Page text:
The Super Hero double-header at Cape Town Stadium pretty much confirmed what we suspected about the 2019 South African Super Rugby challenge – there is precious little between the four contenders and you pick a winner at your peril.
The SA teams will be competitive, inevitably against each other, but it was difficult to see a serious challenger to the Crusaders’ title after the dust had settled on Sunday and, in this World Cup year, is Rassie Erasmus going to get the invaluable platform of a successful SA Super Rugby campaign?
It is fact that Super Rugby form is a huge springboard to a successful World Cup. The All Blacks have enjoyed the momentum of the Crusaders’ title triumphs and, indeed, Jake White will tell you his job in 2007 was made that much easier by the Bulls and the Sharks dominating Super Rugby that World Cup year.
Super Rugby form engenders confidence and boosts morale for the national team. So it is vital that the Bulls, Sharks, Lions and Stormers pull finger over next few months to give Rassie the best possible shot at glory in Japan come September.
But, at this point, which SA team looks likely to put its hand up and lead the way? There were only a few points separating the Sharks and the Lions in the early match and ditto when the Bulls and Stormers scrapped in the later game. You could have swapped opponents and it wouldn’t have mattered.
The four sides were equally handicapped by the absence of a handful of key players, mostly players that have recently returned from duty in Japan, and you got the impression that what you saw on Sunday was pretty much what you will get when Super Rugby kicks off on February 15.
The Lions look like a side that is in transition after being South Africa’s standard-bearers for some time. They have lost too many senior players over the past three years. It has not helped Swys de Bruin one bit that his former colleague, Johan Ackermann, has plundered the Lions’ senior reserves for the benefit of Gloucester.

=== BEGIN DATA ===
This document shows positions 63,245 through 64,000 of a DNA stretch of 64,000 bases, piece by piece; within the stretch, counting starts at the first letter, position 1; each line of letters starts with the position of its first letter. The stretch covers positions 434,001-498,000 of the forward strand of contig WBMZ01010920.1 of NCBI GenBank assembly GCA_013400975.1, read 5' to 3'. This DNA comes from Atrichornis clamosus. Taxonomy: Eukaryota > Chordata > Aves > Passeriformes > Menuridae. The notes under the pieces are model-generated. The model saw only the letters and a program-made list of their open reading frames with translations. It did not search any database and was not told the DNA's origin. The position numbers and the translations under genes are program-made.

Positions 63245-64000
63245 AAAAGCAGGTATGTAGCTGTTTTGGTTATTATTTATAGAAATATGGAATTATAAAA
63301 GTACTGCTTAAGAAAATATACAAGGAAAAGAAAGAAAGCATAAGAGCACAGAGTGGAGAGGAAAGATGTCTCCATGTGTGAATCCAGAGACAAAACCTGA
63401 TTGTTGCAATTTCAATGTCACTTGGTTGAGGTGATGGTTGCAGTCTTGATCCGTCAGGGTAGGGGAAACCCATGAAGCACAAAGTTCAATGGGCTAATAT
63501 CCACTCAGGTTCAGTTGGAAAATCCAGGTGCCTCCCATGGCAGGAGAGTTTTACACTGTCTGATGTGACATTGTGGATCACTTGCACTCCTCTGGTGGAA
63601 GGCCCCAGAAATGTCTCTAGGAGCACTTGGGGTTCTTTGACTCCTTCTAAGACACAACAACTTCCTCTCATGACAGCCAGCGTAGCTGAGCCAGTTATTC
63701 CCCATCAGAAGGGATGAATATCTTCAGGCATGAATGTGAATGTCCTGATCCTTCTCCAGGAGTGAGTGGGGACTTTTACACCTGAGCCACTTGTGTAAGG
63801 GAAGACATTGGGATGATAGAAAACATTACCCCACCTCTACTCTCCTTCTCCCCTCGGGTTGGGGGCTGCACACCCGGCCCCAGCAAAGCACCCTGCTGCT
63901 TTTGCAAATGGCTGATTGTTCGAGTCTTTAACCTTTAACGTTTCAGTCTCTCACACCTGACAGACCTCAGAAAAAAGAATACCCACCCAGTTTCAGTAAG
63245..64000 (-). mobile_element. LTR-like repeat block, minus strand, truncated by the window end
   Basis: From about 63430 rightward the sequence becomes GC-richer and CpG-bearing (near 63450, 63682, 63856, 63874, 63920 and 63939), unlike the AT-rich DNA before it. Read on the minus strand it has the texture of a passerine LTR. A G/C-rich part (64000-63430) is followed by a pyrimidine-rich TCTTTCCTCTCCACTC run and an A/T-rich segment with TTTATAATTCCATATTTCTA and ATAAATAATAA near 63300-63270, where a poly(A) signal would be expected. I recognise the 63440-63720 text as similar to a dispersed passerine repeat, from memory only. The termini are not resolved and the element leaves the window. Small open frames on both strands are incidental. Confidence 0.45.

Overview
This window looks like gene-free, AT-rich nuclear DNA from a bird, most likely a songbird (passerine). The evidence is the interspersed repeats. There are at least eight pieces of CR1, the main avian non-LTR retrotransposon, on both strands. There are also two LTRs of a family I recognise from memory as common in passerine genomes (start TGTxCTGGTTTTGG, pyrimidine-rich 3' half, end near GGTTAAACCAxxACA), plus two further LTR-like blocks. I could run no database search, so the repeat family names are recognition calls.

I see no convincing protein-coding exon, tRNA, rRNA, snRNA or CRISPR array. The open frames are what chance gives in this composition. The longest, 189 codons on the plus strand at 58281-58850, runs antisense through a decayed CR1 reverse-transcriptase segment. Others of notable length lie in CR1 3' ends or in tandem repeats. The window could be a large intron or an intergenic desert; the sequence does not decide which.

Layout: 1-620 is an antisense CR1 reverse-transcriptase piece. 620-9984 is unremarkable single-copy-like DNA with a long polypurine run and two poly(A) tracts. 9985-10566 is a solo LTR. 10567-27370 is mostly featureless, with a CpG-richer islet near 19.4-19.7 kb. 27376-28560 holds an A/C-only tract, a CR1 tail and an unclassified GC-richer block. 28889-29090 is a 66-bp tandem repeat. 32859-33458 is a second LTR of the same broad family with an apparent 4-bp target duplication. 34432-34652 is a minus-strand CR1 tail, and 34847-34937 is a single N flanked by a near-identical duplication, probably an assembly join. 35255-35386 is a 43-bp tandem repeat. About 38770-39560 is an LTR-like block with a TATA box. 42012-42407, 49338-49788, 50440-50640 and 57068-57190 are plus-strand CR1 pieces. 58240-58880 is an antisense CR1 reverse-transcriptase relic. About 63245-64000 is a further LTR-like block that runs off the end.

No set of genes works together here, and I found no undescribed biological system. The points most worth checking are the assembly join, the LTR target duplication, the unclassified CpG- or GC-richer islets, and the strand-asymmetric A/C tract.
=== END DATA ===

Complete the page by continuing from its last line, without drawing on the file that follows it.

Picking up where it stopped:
The gap between the Lions and the other three teams has been closed.
The Stormers, on paper, look world class, but that has been said of them for years before they predictably implode. How can a side with pretty much the Springbok starting pack underachieve so spectacularly?
It can only be down to an unhappy team culture. The fish rots from the head, as they say, and you would have to say the maladministration at Western Province is accountable for the perennial failure. Sadly, it looks like nothing has changed given the bad press the union has recently suffered.
It is easy to point the finger at coach Robbie Fleck but the malaise that has stricken the Stormers is way more complex than that.
The Bulls have been “rebuilding” forever, it seems, but they can no longer use that excuse, even if they have had a change of coach from John Mitchell to Pote Human. They have had the same core of players for some time, and now they are steeled by excellent leaders in Duane Vermeulen, Schalk Brits and fit-again Lood de Jager.
The Bulls need to produce this year, and they will surely be better than in 2018 when they finished stone last in the local challenge.
If the Bulls have no excuses this year, neither have the Sharks. Most certainly not. They have had the same team for three years now and Robert du Preez can no longer utter the “we are a young team” refrain.
The Sharks had patches of brilliance last year, particularly against the New Zealand teams, but were criminally inconsistent.
Using Super Hero Sunday as an indicator, there’s not much to choose between the Bulls, Lions, Sharks and Stormers. But the big question will only be answered in the coming weeks – can South Africa mount a serious challenge for the trophy?